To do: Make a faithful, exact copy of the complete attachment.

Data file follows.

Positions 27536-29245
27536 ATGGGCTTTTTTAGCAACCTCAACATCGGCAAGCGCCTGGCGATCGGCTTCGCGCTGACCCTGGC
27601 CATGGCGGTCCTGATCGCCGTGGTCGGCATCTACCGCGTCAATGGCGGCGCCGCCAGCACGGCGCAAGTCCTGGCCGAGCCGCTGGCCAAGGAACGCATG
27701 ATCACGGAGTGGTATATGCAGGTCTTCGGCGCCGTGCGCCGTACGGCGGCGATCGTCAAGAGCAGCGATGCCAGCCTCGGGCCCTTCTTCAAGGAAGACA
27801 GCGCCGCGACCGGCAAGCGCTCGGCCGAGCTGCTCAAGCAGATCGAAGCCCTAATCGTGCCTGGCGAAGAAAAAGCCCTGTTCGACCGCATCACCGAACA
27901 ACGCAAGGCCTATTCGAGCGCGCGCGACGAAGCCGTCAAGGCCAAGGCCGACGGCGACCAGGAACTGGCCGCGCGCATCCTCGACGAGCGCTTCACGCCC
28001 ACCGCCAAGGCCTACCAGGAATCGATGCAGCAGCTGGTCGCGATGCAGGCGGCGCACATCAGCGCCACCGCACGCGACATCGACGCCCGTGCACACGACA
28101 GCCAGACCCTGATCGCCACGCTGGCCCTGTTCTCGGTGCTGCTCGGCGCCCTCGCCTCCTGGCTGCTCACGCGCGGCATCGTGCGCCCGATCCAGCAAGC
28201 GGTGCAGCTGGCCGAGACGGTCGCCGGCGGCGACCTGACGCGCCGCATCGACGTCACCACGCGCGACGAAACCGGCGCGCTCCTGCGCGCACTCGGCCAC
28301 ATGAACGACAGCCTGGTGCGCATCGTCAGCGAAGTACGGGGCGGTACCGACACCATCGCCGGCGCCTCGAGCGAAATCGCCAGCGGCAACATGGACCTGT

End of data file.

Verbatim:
Positions 27536-29245
27536 ATGGGCTTTTTTAGCAACCTCAACATCGGCAAGCGCCTGGCGATCGGCTTCGCGCTGACCCTGGC
27601 CATGGCGGTCCTGATCGCCGTGGTCGGCATCTACCGCGTCAATGGCGGCGCCGCCAGCACGGCGCAAGTCCTGGCCGAGCCGCTGGCCAAGGAACGCATG
27701 ATCACGGAGTGGTATATGCAGGTCTTCGGCGCCGTGCGCCGTACGGCGGCGATCGTCAAGAGCAGCGATGCCAGCCTCGGGCCCTTCTTCAAGGAAGACA
27801 GCGCCGCGACCGGCAAGCGCTCGGCCGAGCTGCTCAAGCAGATCGAAGCCCTAATCGTGCCTGGCGAAGAAAAAGCCCTGTTCGACCGCATCACCGAACA
27901 ACGCAAGGCCTATTCGAGCGCGCGCGACGAAGCCGTCAAGGCCAAGGCCGACGGCGACCAGGAACTGGCCGCGCGCATCCTCGACGAGCGCTTCACGCCC
28001 ACCGCCAAGGCCTACCAGGAATCGATGCAGCAGCTGGTCGCGATGCAGGCGGCGCACATCAGCGCCACCGCACGCGACATCGACGCCCGTGCACACGACA
28101 GCCAGACCCTGATCGCCACGCTGGCCCTGTTCTCGGTGCTGCTCGGCGCCCTCGCCTCCTGGCTGCTCACGCGCGGCATCGTGCGCCCGATCCAGCAAGC
28201 GGTGCAGCTGGCCGAGACGGTCGCCGGCGGCGACCTGACGCGCCGCATCGACGTCACCACGCGCGACGAAACCGGCGCGCTCCTGCGCGCACTCGGCCAC
28301 ATGAACGACAGCCTGGTGCGCATCGTCAGCGAAGTACGGGGCGGTACCGACACCATCGCCGGCGCCTCGAGCGAAATCGCCAGCGGCAACATGGACCTGT